A Code Red is initiated over the PA system when there is a possibility of violence on the campus. This is a Lock Down. Teachers lock the doors. No one is allowed in or out until given the all clear signal. In a dangerous situation sometimes students are locked down for a very long time. Teachers keep students away from windows and sometimes cover the windows. Specific staff members are assigned to check the bathrooms and bring everyone inside. I can remember a student who had to urinate, but there was no bathroom available. So the teacher found a private space and the child went in the waste paper basket. None of the other students even noticed.

During a non emergency situation, students sometimes need to go to the bathroom. This can also be a safety hazard as during class time, bathrooms are sometimes unsupervised. As a precaution teachers usually send young children two at a time to use the bathroom. The safety hazard can actually be an older student not necessarily an adult.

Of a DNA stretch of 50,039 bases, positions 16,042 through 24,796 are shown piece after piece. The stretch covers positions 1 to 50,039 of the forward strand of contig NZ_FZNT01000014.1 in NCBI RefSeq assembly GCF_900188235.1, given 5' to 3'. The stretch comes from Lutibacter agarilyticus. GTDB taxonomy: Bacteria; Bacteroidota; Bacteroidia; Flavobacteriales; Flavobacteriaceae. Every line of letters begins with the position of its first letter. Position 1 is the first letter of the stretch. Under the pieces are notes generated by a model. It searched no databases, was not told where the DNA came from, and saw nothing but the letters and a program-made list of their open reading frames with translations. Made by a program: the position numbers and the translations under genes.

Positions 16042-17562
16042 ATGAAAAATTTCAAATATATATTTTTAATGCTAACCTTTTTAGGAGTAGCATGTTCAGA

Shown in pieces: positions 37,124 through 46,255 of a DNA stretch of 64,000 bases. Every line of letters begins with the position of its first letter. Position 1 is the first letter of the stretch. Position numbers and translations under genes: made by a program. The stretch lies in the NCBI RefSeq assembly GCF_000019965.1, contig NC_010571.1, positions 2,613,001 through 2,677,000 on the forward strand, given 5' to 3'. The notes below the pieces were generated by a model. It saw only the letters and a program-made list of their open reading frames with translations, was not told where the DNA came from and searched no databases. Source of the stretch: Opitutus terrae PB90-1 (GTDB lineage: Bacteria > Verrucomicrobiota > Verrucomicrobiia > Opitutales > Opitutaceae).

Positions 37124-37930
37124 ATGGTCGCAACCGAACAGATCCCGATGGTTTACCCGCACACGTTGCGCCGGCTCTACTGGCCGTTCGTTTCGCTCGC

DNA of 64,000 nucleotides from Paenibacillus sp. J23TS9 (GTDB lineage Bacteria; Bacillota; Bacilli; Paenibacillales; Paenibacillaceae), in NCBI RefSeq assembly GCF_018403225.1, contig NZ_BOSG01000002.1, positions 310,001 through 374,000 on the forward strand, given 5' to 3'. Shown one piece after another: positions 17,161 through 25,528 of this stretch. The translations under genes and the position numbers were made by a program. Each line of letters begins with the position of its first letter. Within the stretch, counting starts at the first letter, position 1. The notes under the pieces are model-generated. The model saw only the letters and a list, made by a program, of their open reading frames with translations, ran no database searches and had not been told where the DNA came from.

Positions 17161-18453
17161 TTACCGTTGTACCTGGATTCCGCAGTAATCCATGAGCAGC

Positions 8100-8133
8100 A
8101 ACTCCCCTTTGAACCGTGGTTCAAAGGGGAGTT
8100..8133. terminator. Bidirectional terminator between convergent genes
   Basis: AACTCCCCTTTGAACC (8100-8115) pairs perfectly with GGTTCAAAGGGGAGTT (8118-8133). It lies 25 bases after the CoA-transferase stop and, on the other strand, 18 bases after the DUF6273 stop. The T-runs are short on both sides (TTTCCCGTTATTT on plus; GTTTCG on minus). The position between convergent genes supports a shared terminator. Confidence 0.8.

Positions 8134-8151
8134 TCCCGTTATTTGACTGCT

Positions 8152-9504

For all these situations, teachers have an emergency back pack with first aide supplies and Emergency cards for each child. Only parents, guardians, or adults listed on the emergency card are allowed to pick up their students. Parents should always be sure their emergency card is up to date.

Principals and staff are looking at ways to improve school safety. Some schools have safety gates on the fences surrounding the school. New Haven is in the process of adding more safety gates as soon as possible. Some schools have volunteer or visitor badges which indicate the individual checked in at the front office. Alvarado has a visitor sign in sheet, but I believe not badges. Some schools require the door to each classroom is locked after students are inside except during passing time. This seems like prison to me but maybe in some neighborhoods a necessity. At elementary schools there are so many resource personnel, parent volunteers, and even school board members visiting classrooms, this may affect the ability of schools to function well. Doors should be able to be locked from the inside with a key or code. At this time this is not possible for Alvarado. If a Code Red signal is given, the teacher has to go outside to lock the door. Parents should attend the school site council meetings to voice their concerns.